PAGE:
Sunday, March 9, 2008

Busy Week for Boston Med Mal Firm

Boston malpractice law firm Lubin & Meyer had two verdicts make headlines this week. Both are considered to be among the largest verdicts for 2008 in NH and MA respectively...

MANCHESTER, NH – (March 8, 2008) Blinded man awarded $1.75m via New Hampshire Union Leader
"The failure of a Concord emergency room surgeon to stabilize an accident victim before surgery resulted in one of the largest jury awards for medical malpractice in New Hampshire. A Merrimack County Superior Court jury Thursday awarded Randolph Hinz, 42, of Warner, $1.75 million plus about $200,000 in interest because he has been blind since the emergency surgery, according to his attorney, Suzanne McDonough of Lubin and Meyer PC of Boston."
An appeal is likely, according to a Boston Globe report.

BOSTON, MA - (March 4, 2008) 2 doctors found negligent in death via Boston Globe
"A Middlesex County jury awarded $14.5 million yesterday to the family of a 30-year-old Chelmsford woman who died the day after thyroid surgery at Brockton Hospital from uncontrolled bleeding that the plaintiff's lawyers said stemmed from air trapped in her abdomen.... After deliberating less than five hours, a Superior Court jury in Lowell concluded that two surgeons and their medical practice were negligent ... said [plaintiff's attorney] Robert Higgins..."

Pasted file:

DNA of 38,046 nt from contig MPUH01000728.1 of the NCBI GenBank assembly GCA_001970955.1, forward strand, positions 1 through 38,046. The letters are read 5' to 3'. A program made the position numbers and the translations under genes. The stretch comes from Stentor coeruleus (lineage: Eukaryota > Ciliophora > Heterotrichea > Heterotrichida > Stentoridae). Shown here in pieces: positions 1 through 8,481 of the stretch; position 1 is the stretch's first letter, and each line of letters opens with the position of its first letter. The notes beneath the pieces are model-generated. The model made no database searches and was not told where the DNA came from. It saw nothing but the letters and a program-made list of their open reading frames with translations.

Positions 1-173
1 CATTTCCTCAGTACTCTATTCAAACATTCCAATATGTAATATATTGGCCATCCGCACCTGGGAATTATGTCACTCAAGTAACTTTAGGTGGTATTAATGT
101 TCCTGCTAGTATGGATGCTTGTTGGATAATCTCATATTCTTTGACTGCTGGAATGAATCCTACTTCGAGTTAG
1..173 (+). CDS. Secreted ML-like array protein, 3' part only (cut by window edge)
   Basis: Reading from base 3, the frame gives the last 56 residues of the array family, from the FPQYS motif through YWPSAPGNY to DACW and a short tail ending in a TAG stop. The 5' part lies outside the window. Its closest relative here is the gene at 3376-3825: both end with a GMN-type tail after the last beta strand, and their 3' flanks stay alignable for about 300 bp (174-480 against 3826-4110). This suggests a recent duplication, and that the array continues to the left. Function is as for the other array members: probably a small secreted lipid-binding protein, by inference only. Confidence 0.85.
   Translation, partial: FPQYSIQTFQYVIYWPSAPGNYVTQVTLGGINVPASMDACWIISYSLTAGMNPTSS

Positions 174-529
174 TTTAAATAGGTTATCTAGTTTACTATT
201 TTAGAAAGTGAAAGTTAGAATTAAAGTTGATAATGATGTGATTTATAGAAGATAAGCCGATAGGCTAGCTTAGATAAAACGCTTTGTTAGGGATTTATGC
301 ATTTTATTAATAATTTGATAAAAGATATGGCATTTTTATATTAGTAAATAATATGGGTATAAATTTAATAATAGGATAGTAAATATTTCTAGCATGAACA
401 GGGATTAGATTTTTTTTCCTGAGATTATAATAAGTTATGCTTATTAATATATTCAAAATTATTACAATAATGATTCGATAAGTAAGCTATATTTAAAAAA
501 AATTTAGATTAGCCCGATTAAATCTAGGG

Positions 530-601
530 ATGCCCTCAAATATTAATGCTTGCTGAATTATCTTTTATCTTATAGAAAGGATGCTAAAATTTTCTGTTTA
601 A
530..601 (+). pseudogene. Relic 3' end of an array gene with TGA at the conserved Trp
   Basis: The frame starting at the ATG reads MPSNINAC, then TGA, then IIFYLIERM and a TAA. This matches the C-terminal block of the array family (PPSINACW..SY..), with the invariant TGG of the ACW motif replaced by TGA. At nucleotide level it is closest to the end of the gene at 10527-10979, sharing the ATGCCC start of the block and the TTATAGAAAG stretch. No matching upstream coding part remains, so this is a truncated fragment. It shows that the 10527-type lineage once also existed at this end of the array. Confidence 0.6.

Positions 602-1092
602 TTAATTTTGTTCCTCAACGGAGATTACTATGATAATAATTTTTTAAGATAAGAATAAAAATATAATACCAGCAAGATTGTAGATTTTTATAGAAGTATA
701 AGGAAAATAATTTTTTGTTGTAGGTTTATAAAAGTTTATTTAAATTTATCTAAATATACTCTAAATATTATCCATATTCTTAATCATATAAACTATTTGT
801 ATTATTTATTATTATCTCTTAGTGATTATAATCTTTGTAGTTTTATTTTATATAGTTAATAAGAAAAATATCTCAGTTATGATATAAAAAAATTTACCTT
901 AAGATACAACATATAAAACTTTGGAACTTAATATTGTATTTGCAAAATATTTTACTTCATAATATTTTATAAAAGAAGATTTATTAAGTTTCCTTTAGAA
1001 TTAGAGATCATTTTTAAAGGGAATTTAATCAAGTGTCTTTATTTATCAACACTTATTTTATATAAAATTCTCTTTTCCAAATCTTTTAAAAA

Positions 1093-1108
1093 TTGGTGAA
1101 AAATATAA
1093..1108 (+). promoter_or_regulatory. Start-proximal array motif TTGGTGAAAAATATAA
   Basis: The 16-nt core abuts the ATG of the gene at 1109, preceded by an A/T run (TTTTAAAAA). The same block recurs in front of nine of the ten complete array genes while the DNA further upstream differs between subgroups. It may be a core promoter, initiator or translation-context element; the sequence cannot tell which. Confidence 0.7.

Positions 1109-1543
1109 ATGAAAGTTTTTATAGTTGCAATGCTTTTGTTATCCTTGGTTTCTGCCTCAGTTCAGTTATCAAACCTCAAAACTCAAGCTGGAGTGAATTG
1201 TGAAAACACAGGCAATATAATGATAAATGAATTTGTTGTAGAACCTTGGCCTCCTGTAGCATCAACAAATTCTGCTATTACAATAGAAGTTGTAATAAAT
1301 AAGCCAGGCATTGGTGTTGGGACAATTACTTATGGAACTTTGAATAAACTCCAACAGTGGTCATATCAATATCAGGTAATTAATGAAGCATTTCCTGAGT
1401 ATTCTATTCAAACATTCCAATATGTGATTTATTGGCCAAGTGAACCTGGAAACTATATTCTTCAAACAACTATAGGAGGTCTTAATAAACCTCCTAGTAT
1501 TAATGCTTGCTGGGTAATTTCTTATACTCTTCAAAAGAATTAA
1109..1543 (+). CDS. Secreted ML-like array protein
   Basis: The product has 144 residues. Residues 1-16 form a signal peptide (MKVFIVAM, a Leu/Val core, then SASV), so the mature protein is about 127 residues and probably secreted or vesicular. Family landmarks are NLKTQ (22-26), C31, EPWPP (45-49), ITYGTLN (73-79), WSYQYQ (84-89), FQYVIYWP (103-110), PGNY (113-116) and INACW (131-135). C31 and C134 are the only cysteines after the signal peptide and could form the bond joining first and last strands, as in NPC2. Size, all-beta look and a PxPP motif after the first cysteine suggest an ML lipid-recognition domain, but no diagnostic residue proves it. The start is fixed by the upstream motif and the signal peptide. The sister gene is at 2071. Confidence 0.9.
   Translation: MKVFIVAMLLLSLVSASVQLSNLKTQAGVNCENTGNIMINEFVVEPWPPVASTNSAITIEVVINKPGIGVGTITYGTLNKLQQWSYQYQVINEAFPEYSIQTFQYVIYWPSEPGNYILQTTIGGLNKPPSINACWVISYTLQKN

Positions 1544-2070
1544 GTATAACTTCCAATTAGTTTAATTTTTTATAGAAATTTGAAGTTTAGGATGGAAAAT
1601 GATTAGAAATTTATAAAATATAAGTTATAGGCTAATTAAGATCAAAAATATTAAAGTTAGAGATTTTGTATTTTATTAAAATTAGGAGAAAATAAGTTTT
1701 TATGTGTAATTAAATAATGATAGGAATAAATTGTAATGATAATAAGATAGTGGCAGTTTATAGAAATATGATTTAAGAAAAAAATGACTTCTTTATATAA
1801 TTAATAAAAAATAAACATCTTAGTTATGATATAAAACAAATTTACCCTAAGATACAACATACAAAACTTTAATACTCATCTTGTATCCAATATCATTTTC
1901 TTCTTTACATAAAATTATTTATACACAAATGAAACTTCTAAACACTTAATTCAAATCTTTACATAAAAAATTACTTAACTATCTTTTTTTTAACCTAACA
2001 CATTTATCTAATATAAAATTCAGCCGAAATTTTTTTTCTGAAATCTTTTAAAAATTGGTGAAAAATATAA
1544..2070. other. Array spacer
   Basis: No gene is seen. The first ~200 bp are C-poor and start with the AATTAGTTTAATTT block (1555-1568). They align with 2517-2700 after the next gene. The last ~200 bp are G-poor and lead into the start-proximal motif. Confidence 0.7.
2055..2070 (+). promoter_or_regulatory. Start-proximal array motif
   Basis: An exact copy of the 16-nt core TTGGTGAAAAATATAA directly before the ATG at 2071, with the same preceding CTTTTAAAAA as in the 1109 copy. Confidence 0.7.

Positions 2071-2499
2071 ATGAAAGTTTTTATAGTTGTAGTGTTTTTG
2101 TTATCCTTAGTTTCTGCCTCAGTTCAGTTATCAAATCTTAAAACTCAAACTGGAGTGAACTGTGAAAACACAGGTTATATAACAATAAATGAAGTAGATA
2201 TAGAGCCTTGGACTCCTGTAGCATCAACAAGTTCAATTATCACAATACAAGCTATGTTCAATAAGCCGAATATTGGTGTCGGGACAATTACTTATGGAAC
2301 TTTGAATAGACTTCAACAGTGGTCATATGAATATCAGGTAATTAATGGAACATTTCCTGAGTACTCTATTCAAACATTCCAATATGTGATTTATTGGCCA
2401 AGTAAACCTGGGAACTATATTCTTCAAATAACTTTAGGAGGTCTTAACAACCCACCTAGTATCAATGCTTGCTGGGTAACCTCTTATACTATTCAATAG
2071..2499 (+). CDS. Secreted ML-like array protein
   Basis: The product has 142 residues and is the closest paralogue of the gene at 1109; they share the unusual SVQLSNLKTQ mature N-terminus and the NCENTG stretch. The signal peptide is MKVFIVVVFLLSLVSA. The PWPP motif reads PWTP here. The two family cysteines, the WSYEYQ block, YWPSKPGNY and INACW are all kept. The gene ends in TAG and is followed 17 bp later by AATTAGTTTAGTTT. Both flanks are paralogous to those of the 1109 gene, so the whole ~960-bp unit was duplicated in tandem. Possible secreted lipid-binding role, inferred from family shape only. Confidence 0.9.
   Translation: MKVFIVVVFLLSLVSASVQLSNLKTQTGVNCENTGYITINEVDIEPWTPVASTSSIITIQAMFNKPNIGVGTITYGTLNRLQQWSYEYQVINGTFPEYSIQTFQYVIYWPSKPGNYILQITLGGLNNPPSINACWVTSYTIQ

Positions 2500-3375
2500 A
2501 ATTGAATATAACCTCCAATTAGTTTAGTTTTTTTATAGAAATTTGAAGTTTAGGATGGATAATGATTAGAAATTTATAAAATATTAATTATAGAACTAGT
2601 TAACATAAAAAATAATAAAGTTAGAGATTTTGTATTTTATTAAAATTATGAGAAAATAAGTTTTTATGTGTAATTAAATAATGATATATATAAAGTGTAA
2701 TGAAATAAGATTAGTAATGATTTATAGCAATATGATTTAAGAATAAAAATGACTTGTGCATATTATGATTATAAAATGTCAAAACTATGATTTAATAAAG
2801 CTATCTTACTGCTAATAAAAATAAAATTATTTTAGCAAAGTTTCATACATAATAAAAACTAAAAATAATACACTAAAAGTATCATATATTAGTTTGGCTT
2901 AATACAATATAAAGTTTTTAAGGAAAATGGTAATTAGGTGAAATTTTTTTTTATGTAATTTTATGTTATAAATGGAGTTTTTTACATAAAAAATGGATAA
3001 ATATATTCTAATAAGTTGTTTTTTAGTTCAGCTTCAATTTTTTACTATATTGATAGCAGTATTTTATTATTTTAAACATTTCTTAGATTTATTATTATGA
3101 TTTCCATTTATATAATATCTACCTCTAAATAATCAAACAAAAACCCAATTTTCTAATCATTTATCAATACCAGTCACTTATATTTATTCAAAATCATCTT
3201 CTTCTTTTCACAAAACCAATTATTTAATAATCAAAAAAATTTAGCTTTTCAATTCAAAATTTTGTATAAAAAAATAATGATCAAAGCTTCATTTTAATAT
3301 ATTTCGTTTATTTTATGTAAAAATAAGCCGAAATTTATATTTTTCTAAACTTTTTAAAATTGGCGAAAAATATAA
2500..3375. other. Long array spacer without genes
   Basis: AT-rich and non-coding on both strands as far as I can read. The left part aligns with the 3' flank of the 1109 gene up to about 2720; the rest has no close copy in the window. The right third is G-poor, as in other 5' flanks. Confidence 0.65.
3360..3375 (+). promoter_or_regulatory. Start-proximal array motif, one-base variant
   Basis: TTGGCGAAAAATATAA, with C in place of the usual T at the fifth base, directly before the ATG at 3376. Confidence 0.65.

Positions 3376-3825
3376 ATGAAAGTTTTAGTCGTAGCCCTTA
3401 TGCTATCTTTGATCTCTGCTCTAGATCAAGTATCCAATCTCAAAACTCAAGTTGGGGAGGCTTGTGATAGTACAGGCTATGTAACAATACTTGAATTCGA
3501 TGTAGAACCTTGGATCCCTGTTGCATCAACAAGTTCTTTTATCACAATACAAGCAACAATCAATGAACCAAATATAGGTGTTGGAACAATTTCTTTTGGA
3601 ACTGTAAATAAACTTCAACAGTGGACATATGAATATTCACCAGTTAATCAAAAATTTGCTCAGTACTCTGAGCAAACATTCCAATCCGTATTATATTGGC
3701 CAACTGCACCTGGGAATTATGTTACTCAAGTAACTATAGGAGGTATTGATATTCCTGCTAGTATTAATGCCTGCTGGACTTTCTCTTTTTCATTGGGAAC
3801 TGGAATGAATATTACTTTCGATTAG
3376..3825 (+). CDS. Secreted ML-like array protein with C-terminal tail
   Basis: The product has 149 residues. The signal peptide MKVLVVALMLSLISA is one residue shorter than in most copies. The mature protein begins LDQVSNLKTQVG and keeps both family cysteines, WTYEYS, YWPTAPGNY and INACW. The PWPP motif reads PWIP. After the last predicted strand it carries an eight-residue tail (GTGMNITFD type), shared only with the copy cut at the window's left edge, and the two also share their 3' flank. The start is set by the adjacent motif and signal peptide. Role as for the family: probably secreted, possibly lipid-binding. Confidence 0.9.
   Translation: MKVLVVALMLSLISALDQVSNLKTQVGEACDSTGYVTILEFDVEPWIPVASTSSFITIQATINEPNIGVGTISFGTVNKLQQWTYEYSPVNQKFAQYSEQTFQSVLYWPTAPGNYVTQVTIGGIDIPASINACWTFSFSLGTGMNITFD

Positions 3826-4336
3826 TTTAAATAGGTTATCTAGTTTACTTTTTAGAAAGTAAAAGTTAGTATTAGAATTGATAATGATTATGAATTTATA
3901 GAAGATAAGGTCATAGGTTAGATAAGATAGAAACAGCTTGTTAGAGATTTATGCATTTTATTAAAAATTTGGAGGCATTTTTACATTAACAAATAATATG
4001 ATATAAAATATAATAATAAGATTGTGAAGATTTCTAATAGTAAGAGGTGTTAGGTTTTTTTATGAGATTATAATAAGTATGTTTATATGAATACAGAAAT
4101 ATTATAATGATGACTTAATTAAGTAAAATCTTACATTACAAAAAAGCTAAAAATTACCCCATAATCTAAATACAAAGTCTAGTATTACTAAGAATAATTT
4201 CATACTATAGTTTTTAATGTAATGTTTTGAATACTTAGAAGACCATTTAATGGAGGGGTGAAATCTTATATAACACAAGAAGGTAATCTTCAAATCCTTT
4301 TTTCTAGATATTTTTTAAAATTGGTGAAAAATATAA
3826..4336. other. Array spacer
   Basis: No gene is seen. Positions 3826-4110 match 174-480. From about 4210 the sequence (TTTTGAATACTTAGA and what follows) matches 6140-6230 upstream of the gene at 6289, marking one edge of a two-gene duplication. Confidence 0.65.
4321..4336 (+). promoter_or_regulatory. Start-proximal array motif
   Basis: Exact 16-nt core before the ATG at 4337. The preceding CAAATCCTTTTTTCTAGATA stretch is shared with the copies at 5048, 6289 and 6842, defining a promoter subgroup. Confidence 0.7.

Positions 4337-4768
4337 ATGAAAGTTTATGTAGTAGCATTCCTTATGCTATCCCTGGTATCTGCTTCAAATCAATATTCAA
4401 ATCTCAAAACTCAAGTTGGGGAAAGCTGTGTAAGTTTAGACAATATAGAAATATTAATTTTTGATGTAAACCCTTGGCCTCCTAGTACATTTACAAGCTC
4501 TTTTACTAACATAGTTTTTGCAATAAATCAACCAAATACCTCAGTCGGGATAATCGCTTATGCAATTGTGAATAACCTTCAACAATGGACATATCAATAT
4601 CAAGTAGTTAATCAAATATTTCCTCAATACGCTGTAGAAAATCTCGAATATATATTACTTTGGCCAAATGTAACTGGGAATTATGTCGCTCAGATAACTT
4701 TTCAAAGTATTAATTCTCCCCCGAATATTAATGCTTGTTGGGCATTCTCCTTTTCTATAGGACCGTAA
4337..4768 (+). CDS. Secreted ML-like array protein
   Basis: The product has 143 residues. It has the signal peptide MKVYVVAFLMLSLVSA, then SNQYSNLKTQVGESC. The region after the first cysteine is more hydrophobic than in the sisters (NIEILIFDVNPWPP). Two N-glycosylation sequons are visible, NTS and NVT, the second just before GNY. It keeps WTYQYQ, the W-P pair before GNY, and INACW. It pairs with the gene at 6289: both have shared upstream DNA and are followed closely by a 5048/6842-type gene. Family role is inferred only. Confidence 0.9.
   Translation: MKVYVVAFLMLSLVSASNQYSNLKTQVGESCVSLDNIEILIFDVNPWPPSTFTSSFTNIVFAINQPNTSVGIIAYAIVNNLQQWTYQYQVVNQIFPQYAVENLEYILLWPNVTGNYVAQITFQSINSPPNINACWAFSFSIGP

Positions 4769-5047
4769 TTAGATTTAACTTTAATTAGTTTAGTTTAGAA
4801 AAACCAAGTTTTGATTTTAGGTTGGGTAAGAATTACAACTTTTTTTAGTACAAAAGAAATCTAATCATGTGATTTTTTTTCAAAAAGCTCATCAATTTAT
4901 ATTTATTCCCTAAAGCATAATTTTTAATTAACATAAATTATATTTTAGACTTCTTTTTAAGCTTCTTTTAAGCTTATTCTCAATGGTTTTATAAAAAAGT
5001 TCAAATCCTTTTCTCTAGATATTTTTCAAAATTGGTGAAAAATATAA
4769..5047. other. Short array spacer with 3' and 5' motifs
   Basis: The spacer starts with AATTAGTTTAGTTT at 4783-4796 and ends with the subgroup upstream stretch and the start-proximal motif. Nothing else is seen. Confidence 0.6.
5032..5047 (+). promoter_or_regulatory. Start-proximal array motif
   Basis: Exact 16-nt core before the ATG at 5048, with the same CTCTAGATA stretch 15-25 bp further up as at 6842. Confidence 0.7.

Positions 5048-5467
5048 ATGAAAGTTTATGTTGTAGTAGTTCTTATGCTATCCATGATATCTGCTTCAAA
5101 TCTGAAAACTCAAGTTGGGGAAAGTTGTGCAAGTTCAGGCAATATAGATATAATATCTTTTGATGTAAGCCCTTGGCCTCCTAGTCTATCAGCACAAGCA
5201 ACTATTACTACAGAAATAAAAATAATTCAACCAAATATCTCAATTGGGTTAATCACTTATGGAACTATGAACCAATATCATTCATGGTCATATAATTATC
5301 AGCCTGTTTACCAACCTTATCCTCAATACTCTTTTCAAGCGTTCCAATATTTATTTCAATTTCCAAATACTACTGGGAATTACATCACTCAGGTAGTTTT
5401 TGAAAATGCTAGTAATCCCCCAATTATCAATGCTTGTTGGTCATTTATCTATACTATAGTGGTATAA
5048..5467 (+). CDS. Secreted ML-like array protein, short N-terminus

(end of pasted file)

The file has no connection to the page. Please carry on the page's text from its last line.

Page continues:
The Boston Globe article reported that "the award will undoubtedly be one of the biggest in a medical malpractice case in Massachusetts this year, if not the biggest, said David L. Yas, publisher and editor of Massachusetts Lawyers Weekly, which monitors such awards."

Sunday, March 2, 2008

Massachusetts: Medical Malpractice Statute of Repose Doesn't Apply to Fraud Claim

Massachusetts Lawyers Weekly reports that a lawsuit against a doctor and nurse can go forward...
"A doctor and a nurse who allegedly falsified medical records to hide evidence of malpractice during the delivery of a child could be sued even though the seven-year statute of repose for medical negligence claims had run, the Appeals Court has ruled. The defendant doctor and nurse argued that the core of the fraud claim involved allegations of improper medical treatment and was thus subject to G.L.c. 231, Sect. 60D, and G.L.c. 260, Sect. 4, the med-mal statutes of repose."
The appeals court stated: "Although statutes of repose are meant to protect health care providers from having to defend claims long after evidence is lost, witnesses have disappeared, or memories failed, …they do not preclude the filing of separate, otherwise valid, causes of action directly addressing alleged fraudulent behavior that allowed the invocation of such statutory protections in the first instance..." according the the Lawyers Weekly article. (See full article.)

See full opinion at: Chace, et al. v. Curran, et al., Lawyers Weekly No. 11-026-08.